Welcome to part 2 of my series on hacking. This entry will be about identifying how a hacker can put his grubby hands on your personal information and tips to protect yourself from them when it is possible.
There is 2 types of ways a hacker can gather information, one of them rely on hacking websites and servers that users don’t have access to, but use by browsing the web. The other one is accomplished by accessing the users’s inputs. It is much easier to protect yourself if you have control over some aspect of this equation.
First, there is one important thing to know: that little password/username combo is, most of the time, all the protection you have. It is imperative to keep both pieces of information away from suspect people and never, never share your password. Unfortunately, lots of websites display your user name everywhere, more-so when they use email address as login name.
TIP#1: Always use a trash email address to register to website that seems “cheap” or that display that login/email for all to see.
TIP#2: Speaking of email addresses, lots of them now include a feature of “email to send password recovery request to”, use it, but make sure that the email set is well protected (office email, school email, etc). You will need to change them if you ever lose these, but they have better protection against “password change” than gmail or msnlive do.
Lets start by the “website got hacked”. Most of the time when you read that a website was hacked, what it really means is that the database information was copied by an unauthorized person. By itself, the actual website doesn’t keep any information, but the database that supports the website does. SQL injection is a typical type of attack to get access to a database illegally. The database vulnerability mixed with the website coding exploits (using flaws or quirks in a particular programming platform to access or manipulate a site) makes this a common occurrence. Less frequent, but still possible, is that the hackers cracked the servers “root” password use the “brute force” method, usually when this happen, they deface the website and corrupt the information present.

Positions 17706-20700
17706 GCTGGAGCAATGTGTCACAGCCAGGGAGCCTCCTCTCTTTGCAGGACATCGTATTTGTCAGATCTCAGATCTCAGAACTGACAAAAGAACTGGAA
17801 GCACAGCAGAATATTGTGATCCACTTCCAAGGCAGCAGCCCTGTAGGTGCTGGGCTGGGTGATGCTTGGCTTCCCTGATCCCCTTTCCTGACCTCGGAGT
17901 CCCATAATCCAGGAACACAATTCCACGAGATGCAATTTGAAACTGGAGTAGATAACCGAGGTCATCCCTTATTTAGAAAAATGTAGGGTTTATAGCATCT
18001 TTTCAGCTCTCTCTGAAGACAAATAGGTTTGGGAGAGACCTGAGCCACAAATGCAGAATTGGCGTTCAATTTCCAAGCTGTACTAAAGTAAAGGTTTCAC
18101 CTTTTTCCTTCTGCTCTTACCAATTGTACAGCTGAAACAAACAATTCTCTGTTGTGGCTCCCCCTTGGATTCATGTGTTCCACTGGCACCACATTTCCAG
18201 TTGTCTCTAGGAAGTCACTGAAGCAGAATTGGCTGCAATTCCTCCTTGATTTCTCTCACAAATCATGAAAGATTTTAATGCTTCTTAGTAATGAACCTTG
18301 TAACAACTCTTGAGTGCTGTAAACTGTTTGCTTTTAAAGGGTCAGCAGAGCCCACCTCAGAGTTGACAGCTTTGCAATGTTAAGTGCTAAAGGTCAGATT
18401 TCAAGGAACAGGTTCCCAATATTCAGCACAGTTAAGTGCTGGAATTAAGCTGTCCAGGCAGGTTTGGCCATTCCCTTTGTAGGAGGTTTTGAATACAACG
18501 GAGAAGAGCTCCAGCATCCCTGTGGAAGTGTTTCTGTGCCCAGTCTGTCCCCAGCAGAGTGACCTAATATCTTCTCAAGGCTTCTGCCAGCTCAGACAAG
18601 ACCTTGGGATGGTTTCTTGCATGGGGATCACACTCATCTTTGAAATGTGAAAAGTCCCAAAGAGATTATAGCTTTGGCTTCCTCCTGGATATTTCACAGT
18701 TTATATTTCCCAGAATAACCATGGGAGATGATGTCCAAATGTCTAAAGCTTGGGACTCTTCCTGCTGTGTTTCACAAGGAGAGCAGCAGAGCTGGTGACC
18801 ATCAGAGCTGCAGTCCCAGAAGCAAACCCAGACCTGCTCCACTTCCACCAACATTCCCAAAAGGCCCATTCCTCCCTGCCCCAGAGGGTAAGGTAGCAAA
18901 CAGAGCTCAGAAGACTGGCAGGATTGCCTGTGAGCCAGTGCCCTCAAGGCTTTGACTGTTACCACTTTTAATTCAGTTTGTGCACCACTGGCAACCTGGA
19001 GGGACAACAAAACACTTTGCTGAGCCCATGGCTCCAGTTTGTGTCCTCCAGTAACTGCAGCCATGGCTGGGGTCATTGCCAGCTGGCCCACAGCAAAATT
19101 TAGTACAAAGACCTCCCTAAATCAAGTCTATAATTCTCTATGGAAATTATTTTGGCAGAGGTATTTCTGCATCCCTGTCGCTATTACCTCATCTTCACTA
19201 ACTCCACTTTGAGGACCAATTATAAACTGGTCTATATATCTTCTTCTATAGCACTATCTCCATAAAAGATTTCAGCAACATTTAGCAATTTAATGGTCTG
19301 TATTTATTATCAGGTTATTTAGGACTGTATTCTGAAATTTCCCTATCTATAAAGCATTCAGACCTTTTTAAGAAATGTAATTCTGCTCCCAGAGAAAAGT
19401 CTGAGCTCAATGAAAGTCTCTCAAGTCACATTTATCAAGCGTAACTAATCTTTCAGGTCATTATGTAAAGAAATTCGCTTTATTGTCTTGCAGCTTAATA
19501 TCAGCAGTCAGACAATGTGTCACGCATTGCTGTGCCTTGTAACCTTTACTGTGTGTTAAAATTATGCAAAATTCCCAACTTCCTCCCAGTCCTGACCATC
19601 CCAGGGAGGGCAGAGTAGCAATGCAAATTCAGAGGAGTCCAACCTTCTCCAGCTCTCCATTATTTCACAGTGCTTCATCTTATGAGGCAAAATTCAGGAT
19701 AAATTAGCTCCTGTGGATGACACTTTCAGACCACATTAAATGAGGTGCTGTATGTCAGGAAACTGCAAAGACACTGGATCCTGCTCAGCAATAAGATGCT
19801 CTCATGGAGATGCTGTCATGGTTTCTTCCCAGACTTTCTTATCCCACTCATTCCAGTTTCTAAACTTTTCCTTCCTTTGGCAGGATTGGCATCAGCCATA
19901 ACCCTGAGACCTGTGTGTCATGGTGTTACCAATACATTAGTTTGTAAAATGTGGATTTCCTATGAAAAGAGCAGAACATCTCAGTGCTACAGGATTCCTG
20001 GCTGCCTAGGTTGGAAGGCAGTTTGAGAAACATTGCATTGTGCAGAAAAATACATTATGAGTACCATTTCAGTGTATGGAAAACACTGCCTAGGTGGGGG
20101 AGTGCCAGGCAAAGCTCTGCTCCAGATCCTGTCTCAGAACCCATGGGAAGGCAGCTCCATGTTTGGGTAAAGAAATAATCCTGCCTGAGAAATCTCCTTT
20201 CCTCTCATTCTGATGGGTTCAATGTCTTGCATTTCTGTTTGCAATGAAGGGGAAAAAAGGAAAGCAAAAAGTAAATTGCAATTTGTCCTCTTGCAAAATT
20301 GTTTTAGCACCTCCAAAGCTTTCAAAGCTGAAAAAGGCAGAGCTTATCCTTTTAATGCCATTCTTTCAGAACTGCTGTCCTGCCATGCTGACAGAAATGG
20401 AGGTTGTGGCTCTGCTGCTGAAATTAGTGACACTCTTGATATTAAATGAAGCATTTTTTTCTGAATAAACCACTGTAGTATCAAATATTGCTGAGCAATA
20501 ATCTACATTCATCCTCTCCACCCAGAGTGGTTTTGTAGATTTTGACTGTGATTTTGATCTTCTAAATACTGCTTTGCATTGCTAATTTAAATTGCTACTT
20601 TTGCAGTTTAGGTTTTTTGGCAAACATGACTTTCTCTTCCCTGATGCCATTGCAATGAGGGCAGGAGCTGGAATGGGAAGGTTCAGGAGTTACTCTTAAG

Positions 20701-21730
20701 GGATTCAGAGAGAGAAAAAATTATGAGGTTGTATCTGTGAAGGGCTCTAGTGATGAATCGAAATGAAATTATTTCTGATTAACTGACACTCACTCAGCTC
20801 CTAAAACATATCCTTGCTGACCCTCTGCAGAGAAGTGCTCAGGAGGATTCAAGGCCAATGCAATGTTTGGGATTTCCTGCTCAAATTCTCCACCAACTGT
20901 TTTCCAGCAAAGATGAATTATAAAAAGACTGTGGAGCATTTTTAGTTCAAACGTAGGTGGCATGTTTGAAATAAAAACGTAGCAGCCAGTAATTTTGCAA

In both cases, the hackers follow the news about this or that system security weakness, pick a website using those system and strike. As a user you don’t have much power against this. The website administrator should keep their software update-to-date.
Now, when does a user “responsible” for what is happening? Well, technically users are only responsible of not having taken precautions: anti-virus, anti-malware, etc. Hackers have many ways of infiltrating people’s computers without them knowing about it, but in most cases they succeed because the user wasn’t watching what he/she was doing.
Viruses, like Trojans and worms, and malware/spyware are widely used to steal information from personal computers. You can get infected just by browsing the web and looking at pages, because browsers aren’t always the most secure thing in the world. Another tool used is a little application called a keylogger. With these application somebody can know exactly where, when and what you typed, making stealing password and username an easy endeavour.
TIP#3: Always keeping an up-to-date anti-virus, anti-spyware and browser is a good step to diminish the risque of infection.
TIP#4: Know what is running on your computer. In Windows you can see what process are running. Knowing what the different processes do can help identifying keyloggers and other malware when the anti-spyware fail to do so. Usually a quick internet search of a process name you don’t recognize will tell you what it is and help you identify if it’s something you installed yourself.
TIP#5: Avoid suspicious websites.
TIP#6: Change your hosts file. The hosts file is used by the browsers on your computer to accelerate finding the IP address of website, some nice people created a list of harmful IPs that you might encounter while browsing and put them in a hosts file that make these websites point toward the computer itself. This mean that the browser won’t be able to load these pages. Adware, malware and other suspicious websites are included. As a note, I once had a malware that changed my hosts file. It should be set to read-only all the time (unless you are editing it).
This concludes part 2. In part 3, I will talk about little applications that can make your life easier when it comes to protecting personal information.